How to install the latest version of Python on CentOS

This tutorial will show you how to the latest version of 2 and 3 on by compiling from source. The examples below are for 2.7.13 and 3.6.2, but the procedure is the same for any modern version of .

If you are using CentOS 6 you can use this tutorial to install both Python 2.7.x and Python 3.6.x. For CentOS 7 only the Python 3.6.x instructions below are applicable. Warning! Do not install Python 2.7.13 on CentOS 7 using these instructions. Your system will end up having two different python2.7 binaries, each with its own package directory. This will likely cause difficult-to-diagnose problems.

This tutorial should work for all versions of CentOS 6 and CentOS 7, and it will probably work on the corresponding RHEL distributions as well. I have verified it on CentOS 6.9 64 bit and CentOS 7 (1611) 64 bit.

This tutorial is meant for people that are comfortable with compiling and installing applications from source.

What is the problem?

CentOS ships with Python as a critical part of the base system. Because it is a critical part it is not getting updated, other than to plug vulnerabilities. The lack of updates means that CentOS 6 users are stuck with Python 2.6.6 released in August 2010, and CentOS 7 users are stuck with Python 2.7.5 released in May 2013.

Solving the problem

Utilities such as  will break if the default Python interpreter is upgraded or replaced. The trick is to install new versions of Python in /usr/local (or some other non-standard location) so that they can live side-by-side with the system version.

Things to consider

Before you compile and install Python there are a few things you should know and/or consider:

Unicode

Python has a long and complicated history when it comes to Unicode support. Unless you have very specific reasons you should configure Python 2.7 to enable UTF-32 support. This increases memory usage but improves compatibility. In Python 3.3+ the Unicode support has been completely rewritten and strings are automatically stored using the most efficient encoding possible.

You enable UTF-32 in Python 2.7 by passing --enable-unicode=ucs4 to the configure .

Shared library

You should compile Python as a shared library. All modern distros ship with Python compiled as a shared library, and there are third-party tools such as mod_wsgi and Blender that won’t work without it. To make sure the executable can find its shared library you need to pass some additional flags to the configure command (LDFLAGS="-Wl,-rpath /usr/local/lib").

Use “make altinstall” to prevent problems

It is critical that you use make altinstall when you install your custom version of Python. If you use the normal make install you will end up with two different versions of Python in the filesystem both named python. This can lead to problems that are very hard to diagnose.

Preparations – install prerequisites

In order to compile Python you must first install the development tools and a few extra libs. The extra libs are not strictly needed to compile Python but without them your new Python interpreter will be quite useless.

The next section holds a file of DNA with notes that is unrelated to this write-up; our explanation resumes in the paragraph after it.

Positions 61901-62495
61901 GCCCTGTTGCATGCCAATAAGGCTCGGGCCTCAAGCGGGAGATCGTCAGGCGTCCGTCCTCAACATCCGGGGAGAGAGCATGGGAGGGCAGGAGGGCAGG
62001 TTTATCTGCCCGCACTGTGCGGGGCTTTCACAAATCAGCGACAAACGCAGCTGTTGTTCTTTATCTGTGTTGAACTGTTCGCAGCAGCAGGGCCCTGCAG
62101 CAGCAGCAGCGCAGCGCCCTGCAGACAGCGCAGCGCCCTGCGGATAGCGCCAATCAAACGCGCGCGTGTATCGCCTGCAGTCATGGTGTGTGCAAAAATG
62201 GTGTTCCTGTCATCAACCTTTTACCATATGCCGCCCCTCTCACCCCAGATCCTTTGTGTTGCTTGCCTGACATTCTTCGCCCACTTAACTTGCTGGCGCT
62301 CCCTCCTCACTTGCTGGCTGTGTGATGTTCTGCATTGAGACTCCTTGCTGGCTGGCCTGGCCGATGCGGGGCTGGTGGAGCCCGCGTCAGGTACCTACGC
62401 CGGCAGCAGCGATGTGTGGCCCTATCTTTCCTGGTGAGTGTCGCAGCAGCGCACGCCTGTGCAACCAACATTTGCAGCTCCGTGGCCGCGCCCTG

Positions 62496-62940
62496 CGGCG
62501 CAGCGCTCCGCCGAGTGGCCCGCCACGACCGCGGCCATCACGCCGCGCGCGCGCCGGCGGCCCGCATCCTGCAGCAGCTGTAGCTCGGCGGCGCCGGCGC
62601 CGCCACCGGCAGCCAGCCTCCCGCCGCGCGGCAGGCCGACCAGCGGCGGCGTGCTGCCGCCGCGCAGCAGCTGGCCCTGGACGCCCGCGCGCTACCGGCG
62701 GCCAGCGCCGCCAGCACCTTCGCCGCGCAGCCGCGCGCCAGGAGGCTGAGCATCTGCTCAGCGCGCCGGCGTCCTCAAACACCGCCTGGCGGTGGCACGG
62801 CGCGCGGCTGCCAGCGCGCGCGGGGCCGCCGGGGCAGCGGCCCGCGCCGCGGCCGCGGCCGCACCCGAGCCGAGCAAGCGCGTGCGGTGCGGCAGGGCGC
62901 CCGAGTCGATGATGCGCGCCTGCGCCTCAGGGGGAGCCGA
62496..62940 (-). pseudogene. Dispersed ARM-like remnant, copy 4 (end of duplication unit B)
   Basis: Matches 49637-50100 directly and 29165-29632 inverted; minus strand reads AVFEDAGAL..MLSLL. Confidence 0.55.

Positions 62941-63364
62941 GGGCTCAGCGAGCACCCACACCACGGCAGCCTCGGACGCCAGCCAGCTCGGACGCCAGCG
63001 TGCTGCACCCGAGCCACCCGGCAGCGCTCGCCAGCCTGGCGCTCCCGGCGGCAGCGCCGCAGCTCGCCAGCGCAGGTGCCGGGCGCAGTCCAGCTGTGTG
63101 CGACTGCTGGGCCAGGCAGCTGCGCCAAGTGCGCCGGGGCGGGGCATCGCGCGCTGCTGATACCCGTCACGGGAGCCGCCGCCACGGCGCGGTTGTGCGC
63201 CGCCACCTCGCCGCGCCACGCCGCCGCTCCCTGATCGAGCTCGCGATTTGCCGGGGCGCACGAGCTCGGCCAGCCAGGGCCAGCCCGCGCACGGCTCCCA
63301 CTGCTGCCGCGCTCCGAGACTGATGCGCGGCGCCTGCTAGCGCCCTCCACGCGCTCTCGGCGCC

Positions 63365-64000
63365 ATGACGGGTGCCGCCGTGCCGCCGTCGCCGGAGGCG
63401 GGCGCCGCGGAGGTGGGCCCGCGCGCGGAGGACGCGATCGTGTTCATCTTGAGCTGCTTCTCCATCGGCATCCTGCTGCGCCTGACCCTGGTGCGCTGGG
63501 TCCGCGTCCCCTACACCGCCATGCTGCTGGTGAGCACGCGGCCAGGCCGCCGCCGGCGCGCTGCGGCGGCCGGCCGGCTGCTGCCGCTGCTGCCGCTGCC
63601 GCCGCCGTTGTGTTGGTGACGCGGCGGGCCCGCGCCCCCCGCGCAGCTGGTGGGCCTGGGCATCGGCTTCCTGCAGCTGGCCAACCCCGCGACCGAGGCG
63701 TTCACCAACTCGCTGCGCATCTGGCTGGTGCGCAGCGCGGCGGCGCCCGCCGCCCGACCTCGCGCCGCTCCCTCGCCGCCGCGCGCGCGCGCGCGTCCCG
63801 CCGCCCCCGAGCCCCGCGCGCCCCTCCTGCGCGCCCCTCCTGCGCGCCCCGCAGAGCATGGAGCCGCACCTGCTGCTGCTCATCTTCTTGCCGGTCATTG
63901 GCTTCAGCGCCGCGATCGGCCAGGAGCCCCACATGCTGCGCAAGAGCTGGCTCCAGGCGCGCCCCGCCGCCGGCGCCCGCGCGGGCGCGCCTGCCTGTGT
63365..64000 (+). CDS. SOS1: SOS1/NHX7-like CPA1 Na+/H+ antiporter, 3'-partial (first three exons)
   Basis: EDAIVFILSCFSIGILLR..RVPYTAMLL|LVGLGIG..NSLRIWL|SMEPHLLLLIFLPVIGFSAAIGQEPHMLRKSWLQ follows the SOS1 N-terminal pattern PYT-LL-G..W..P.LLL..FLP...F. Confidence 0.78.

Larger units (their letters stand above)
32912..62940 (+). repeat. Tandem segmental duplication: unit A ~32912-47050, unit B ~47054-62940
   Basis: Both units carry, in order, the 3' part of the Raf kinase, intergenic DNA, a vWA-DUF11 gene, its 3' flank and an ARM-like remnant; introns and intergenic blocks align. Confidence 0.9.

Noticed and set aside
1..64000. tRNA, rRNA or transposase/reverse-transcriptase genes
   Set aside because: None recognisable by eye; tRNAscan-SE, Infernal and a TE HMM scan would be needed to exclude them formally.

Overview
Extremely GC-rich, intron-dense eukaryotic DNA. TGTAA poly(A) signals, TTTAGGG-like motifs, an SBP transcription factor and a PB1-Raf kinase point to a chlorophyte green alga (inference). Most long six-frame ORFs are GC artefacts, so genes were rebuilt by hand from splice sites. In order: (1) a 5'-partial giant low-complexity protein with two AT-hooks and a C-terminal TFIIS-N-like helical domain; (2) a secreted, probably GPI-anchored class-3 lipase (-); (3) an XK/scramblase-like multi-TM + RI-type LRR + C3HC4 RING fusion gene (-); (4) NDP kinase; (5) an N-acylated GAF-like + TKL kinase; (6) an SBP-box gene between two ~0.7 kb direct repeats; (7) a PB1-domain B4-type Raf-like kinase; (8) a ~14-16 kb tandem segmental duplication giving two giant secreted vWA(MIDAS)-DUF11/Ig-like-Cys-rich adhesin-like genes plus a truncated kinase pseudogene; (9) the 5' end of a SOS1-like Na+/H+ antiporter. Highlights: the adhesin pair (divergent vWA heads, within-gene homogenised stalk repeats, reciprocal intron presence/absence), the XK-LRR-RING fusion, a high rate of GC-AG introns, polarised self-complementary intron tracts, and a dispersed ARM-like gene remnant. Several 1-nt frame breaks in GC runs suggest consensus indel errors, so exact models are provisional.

Execute all the commands below as either by temporarily logging in as or by using sudo.

, compile and install Python

Here are the commands to download, compile and install Python.

After running the commands above your newly installed Python interpreter will be available as /usr/local/bin/python2.7 or /usr/local/bin/python3.6. The system version of Python 2.6.6 will continue to be available as /usr/bin/python/usr/bin/python2 and /usr/bin/python2.6.

You might also want to strip symbols from the shared library to reduce the memory footprint.

Install/upgrade pip, setuptools and wheel

Each Python interpreter on your system needs its own install of pip, setuptools and wheel. The easiest way to install or upgrade these packages is by using the get-pip.py script.

The packages will end up in /usr/local/lib/pythonX.Y/site-packages/ (where X.Y is the Python version).

What’s next?

If you are using Python 2.7 I strongly recommend that you install virtualenv and learn how to use it. Virtualenv makes it possible to create isolated Python environments. If you are using Python 3.3+ then you don’t need virtualenv because that functionality is already built in.

Each isolated Python environment (also called sandbox) can have its own Python version and packages. This is very useful when you work on multiple projects or on different versions of the same project.

Create your first isolated Python environment

Changelog

2017-07-20

  • Examples updated with Python 3.6.2.

2017-05-24

  • Examples updated with Python 3.6.1.

2017-02-08

  • Add warning about not installing Python 2.7 on CentOS 7 (since it already has 2.7 in the base system).

2017-02-07

  • Examples updated with Python 2.7.13 and Python 3.6.0.
  • Mention that this also works for installing Python 3.6 on CentOS 7.
  • Added expat-devel to the list of prerequisites.
  • Removed ldconfig instructions.
  • Added instructions for stripping the shared libraries.
  • Changed the instructions for pip/setuptools to use the get-pip.py script.

2014-03-15

  • Examples updated with Python 3.3.5.

2014-02-16

  • The Python versions used in the examples have been updated to 2.7.6 and 3.3.4.
  • The list of library prerequisites has been extended so that more features are compiled into Python.
  • New parameters for compiling Python with a shared library and for enabling Unicode UTF-32 support in Python 2.7 and Python 3.2 have been added.
  • Instructions for installing and using setuptools, pip, virtualenv and pyvenv have been added/updated.
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